In a preprint paper, scientists have announced the completion of the first full, telomere-to-telomere, sequencing of the human genome, more than two decades after the first draft of its sequencing. This was made possible by new sequencing technologies .
Mind the gaps
The human genome was first reported as being sequenced two decades ago by the Human Genome Project and Craig Ventor’s company Celera Genomics. This original draft was announced with great fanfare from the White House lawn on June 26, 2000. It included roughly 90% of the genome, which took scientists ten long years to achieve. The task was declared completed three years later, in 2003, but almost 8% of the genome remained undeciphered.
Certain hard-to-read DNA regions were left out due to technological constraints. The problem with the previous generation’s sequencing technologies was that scientists had to shred multiple copies of the DNA into small chunks several hundred base pairs long and sequence them separately. After the sequencing, the scientists would try to recreate the order of the fragments by looking for unique overlaps: that is, if two chunks overlap, they probably contain adjacent sequences. It worked for most of the regions but not all of them. The regions that defy this old type of sequencing are rife with multiple tandem repeats – such as AGAGAGAG – sometimes spanning over thousands of bases . Until recently, there was no way to recognize where these sequences overlap.
These regions are located mostly near centrosomes – the “knots” that tie homologous chromosomes together into the familiar X-form, and near telomeres, i.e., at the ends of the chromosomes. This is the reason why the initiative that gave us this final reading of the human genome is called the Telomere 2 Telomere (T2T) Consortium.
New kids on the block
In recent years, several new technologies emerged that were able to sequence longer chunks of DNA. With the help of these technologies, the sequencing of the human genome has been inching slowly towards completion. For this last push, the scientists used methods developed by two companies: PacBio from California and Oxford Nanopore from Oxford, UK.
Both methods allow sequencing long chunks of DNA, with Oxford Nanopore claiming a seven-digit limit. In this technology, a single DNA molecule is sequenced while being slowly driven through a nanopore, like a thread through a needle. Oxford Nanopore’s technology sacrifices accuracy for length with a 15% error rate, while PacBio’s method, though capped at 20 thousand base pairs per string, is 99.9% accurate, which makes these two technologies complementary.
200 million new base pairs
The researchers have fully sequenced all 22 autosomal (non-sex) chromosomes and chromosome X (the male-exclusive chromosome Y was not sequenced). This added almost 200 million base pairs of novel sequence that contain more than 2000 paralogous gene copies. Paralogs are copies of an original gene that were inserted into other places in the DNA. Most of these copies become defunct, while others can retain their original functions or develop new ones. A small but considerable portion of the newly found genes – 115 – are predicted to code for proteins, and many more probably code for RNA that is not translated into proteins but is still used in gene regulation in what is known as RNA interference.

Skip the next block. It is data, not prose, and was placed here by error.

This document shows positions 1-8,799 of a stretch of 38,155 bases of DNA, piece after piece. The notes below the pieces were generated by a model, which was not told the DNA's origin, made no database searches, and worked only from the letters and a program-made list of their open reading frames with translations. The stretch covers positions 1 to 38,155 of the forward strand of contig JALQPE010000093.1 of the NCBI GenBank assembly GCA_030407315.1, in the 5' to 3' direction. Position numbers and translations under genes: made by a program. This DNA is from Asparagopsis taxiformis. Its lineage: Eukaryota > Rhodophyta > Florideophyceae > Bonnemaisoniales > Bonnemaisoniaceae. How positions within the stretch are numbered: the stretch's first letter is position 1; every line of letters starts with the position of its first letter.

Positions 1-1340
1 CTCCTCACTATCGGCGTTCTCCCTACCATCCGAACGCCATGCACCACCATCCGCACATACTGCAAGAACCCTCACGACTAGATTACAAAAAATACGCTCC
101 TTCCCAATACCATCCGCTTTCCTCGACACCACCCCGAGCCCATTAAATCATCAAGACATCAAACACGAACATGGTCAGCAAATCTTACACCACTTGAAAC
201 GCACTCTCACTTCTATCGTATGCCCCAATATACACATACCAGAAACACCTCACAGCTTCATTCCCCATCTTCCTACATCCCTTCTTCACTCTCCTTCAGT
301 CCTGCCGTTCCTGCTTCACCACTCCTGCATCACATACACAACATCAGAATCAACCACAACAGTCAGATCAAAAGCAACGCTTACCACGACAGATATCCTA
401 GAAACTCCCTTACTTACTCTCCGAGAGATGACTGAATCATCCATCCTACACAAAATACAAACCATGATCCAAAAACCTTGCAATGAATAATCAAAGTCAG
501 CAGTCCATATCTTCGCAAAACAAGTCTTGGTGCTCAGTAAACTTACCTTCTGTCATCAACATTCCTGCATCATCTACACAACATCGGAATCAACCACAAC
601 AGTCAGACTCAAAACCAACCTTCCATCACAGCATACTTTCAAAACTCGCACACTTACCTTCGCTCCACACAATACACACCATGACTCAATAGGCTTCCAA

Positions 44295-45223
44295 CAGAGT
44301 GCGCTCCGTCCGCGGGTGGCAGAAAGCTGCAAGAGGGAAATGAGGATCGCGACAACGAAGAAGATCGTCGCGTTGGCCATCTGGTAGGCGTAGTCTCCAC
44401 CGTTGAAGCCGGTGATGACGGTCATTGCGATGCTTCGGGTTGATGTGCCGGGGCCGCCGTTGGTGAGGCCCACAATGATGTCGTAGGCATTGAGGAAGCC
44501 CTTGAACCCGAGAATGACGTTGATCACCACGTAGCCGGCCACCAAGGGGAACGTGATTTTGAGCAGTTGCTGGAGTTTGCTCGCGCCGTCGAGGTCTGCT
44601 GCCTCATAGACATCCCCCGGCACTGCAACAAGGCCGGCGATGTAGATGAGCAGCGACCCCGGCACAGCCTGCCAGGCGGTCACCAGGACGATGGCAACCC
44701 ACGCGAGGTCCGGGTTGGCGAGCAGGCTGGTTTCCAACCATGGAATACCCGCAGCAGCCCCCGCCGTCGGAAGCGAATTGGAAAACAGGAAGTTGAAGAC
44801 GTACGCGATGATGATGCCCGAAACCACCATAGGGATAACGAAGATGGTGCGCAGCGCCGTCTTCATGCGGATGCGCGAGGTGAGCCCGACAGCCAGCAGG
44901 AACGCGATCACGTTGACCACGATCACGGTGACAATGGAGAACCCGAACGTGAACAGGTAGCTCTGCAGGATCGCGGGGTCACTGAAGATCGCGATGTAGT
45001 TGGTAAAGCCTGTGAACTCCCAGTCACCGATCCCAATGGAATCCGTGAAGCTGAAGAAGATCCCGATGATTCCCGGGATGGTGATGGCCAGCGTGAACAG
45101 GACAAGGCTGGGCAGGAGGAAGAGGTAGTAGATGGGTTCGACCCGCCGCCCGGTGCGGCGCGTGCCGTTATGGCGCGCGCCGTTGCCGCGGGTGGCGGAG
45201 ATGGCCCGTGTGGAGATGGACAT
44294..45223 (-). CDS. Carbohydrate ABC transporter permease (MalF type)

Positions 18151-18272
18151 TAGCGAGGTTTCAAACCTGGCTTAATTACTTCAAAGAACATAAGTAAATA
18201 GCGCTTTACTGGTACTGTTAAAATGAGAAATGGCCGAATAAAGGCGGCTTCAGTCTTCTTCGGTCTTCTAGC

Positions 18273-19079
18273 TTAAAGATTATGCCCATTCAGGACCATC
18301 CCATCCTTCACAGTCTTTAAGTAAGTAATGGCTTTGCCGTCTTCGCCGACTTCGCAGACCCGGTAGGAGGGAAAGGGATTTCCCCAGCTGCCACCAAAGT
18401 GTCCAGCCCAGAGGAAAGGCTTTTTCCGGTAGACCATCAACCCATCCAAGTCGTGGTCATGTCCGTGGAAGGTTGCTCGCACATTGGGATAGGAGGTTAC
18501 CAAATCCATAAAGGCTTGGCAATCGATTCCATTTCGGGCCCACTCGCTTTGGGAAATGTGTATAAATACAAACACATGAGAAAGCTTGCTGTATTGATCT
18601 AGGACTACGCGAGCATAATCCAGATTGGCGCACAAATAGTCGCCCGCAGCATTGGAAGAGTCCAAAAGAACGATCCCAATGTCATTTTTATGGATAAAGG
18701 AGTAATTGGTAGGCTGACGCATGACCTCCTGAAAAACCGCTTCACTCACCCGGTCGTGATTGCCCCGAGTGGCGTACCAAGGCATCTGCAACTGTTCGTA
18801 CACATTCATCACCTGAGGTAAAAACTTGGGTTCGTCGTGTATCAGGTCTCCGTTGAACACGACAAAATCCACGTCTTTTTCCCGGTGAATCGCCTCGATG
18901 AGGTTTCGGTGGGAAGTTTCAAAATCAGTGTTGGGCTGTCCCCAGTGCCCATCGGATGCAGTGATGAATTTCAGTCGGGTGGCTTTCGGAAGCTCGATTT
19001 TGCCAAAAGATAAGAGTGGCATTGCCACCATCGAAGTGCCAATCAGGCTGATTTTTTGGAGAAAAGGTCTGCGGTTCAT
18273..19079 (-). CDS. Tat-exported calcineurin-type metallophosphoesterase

Short arms matter too
Five of our 23 chromosomes are highly asymmetric, with one arm on one side of the centromere being much shorter than the other arm. These are called acrocentric chromosomes. These short arms are particularly rich in repeats and duplications, so they have not been adequately sequenced until now. This new technique provides highly accurate sequencing of the short arms of all acrocentric chromosomes.
The researchers note that genes on these short arms are known to affect such important cellular processes as ribosome biogenesis and nucleolus formation. They have also been implicated in genetic conditions such as Down syndrome. A full sequencing of these regions can bring us closer to understanding these aspects of cellular life and human health.
We need more references
In addition to gaps that have been all but eliminated now, the human reference genome has yet another problem: it is a mosaic assembled from the genes of 13 anonymous volunteers. It does a decent job as a genomic map that helps sequence new genomes and can tell us where particular genes are located, but it fails to take into account some differences that exist between real-world genomes. Scientists have been arguing for a while that we need more reference genomes that are fully derived from people of various ethnic backgrounds. New sequencing technologies can make this task easier.
Full sequencing of the human genome, if confirmed, is an important milestone that opens the door to many new discoveries. Soon, we will be able to better understand how our centromeres work and discover the role of long-tandem repeats. Scientists will also be able to look deeper into genetic differences between people of various backgrounds, which is important for studying ethnicity-based genetic diseases.
 Nurk, S., Koren, S., Rhie, A., Rautiainen, M., Bzikadze, A. V., Mikheenko, A., … & Phillippy, A. M. (2021). The complete sequence of a human genome. bioRxiv.
 Warburton, P. E., Hasson, D., Guillem, F., Lescale, C., Jin, X., & Abrusan, G. (2008). Analysis of the largest tandemly repeated DNA families in the human genome. BMC genomics, 9(1), 1-18.